Great point! Definitely avoid debt as much as possible, unless you can leverage it for real estate – but you have to be careful there too. Thanks Mrs. Picky Pincher.

  • Erik @ The Mastermind Within
    Posted at 09:23h, 05 July Reply

    “Live like no one else, so you can LIVE like nobody else!” I love it.

    I’m focusing on increasing my investment rate right now, as I’m saving about $2k a month in cash. I like this number, but think it would be better to save $1k in cash, and another $1k in other investments.

    • Grant Sabatier
      Posted at 10:45h, 05 July Reply

      Congrats Erik. I am keeping more in cash too right now as well, but not for long.

  • Cody @ Dollar Habits
    Posted at 13:42h, 05 July Reply

    As always, really great stuff, Grant! Thanks for the motivation.

    • Grant Sabatier
      Posted at 16:04h, 05 July Reply

      Thanks Cody!

  • The Savvy Couple
    Posted at 15:28h, 05 July Reply

    RIGHT ON! This article is awesome. In our schedule to share!

    Working on decreasing our spending to live off of one of our incomes.

    • Grant Sabatier
      Posted at 16:04h, 05 July Reply

      Thanks Savyy Couple!

  • Dave @ Married with Money
    Posted at 16:37h, 05 July Reply

    I like the breaking it down part. Seeing a number in the millions is daunting, and a lot of the reason some people give up before even trying! Breaking it down into bite-sized chunks gives you something to work toward.

    I like using that and Savings Rate to benchmark how far off I am. The next thing for me is growing my side hustle income and banking every dollar of that.

    • Grant Sabatier
      Posted at 01:19h, 06 July Reply

      Sounds good Dave. Side hustling to invest is definitely key!

  • Matt @ Profitable Matters
    Posted at 17:54h, 05 July Reply

    Your posts always inspire me to keep trying – especially when it seems too hard. So thanks!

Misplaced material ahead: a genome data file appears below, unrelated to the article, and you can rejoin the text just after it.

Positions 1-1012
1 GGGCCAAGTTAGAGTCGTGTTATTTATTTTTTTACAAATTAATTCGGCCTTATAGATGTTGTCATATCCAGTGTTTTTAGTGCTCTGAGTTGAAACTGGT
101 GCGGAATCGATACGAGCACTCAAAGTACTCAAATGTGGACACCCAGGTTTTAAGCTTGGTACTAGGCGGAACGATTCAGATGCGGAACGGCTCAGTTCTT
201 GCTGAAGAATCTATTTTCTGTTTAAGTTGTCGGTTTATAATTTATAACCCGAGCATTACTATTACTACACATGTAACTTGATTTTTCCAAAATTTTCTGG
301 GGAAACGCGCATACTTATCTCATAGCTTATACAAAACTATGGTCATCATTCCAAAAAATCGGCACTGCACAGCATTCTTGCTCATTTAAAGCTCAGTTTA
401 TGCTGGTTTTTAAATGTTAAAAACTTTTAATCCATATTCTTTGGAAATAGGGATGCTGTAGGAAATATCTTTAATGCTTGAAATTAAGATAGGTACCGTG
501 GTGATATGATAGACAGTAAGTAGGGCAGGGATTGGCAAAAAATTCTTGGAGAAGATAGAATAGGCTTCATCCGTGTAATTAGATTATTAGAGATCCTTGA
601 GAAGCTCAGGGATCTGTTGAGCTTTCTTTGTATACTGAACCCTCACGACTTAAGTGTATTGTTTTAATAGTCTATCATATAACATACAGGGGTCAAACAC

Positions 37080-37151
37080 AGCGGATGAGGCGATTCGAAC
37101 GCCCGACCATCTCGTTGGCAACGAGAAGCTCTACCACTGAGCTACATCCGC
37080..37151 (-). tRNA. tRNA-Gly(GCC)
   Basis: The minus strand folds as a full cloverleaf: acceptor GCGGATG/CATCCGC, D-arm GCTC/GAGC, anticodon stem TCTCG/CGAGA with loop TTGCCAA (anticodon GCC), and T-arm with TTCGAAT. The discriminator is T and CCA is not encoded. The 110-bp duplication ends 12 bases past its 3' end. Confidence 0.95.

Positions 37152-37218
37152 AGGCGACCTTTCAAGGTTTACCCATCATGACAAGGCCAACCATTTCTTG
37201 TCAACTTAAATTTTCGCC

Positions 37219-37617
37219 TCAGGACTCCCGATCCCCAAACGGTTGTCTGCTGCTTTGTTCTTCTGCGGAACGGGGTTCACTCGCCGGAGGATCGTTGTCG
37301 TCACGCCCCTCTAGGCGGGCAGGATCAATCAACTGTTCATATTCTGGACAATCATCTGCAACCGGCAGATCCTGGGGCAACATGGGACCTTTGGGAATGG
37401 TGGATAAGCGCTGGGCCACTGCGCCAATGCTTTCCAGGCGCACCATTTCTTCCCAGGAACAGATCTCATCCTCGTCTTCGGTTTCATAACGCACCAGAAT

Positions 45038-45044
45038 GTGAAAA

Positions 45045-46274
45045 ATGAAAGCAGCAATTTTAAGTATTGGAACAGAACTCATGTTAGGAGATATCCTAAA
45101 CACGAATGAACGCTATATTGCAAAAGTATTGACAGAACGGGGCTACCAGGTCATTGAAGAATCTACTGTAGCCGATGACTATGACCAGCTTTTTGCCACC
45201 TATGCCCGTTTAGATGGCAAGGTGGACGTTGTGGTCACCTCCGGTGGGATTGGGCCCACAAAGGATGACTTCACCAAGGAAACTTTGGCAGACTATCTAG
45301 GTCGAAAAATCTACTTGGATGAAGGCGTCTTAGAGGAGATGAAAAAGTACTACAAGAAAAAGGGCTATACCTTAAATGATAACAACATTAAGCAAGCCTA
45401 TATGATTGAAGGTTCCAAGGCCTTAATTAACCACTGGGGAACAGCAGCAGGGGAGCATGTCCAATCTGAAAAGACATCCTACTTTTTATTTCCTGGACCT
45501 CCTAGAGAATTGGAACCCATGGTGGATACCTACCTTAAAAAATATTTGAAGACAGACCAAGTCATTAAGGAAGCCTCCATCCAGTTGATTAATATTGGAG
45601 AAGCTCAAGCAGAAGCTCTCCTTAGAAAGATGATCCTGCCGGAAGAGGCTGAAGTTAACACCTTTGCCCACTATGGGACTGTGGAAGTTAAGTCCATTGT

Investing is so crucial when it comes to financial independence and passive income. Whether that’s investing in index funds, a business, or real estate. It all compounds with patience.

    • Grant Sabatier
      Posted at 01:18h, 06 July Reply

      Thanks Matt. I appreciate the kinds words.

  • Paul Andrews
    Posted at 19:58h, 05 July Reply

    There is no “Get Rich Quick” scheme that doesn’t involve a ton of risk, or marrying into money. But this article is a great option for those that want to expedite the process. Love how you put things small steps (1% increase in savings) into a larger context (retire two years earlier). Great post!

    • Grant Sabatier
      Posted at 01:09h, 06 July Reply

      Thanks Paul!

  • Michelle
    Posted at 11:22h, 06 July Reply

    I love that you emphasize the 3 big expenses to minimize. I can’t stand pinching every penny, but I can absolutely make sure I’m not overspending on housing, transport, or food, which is probably the 20% of my expenses that will account for 80% of my savings!

    • Grant Sabatier
      Posted at 09:22h, 25 July Reply

      Thanks Michelle.

  • Greg
    Posted at 12:32h, 09 July Reply

    Hi Grant,

    With Vangaurd or other similar methods, how are you protected when the next 2001 or 2008 or worse happens? As you know those 30-50% plus downturns happen very very fast and furious to the downside leaving precious little time to react. It can also devastate progress and force slow comebacks without being able to lock in many years of gains. I do get the idea of long term views and riding out the downturns. However, I am very curious if you have a plan in place for when this happens again? I could mention my thoughts but do not want to taint your thoughts on this very important consideration.

    Thanks Grant!

    Greg

    • Grant Sabatier
      Posted at 09:26h, 25 July Reply

      Great question Greg. I have been keeping more money in cash than every before, so I am definitely starting to hedge more than I have before. So my plan is to have more cash on hand when this happens and be able to buy low if the market drops, as well as have enough cash on hand to sustain me for a few years while the market is recovering. So if it drops 30% I’ll be able to get in lower and over the long term be significantly ahead. What is your plan?

  • Most people blow 70% of their money on 3 things -- and cutting back could be the key to retiring much earlier | Business Insider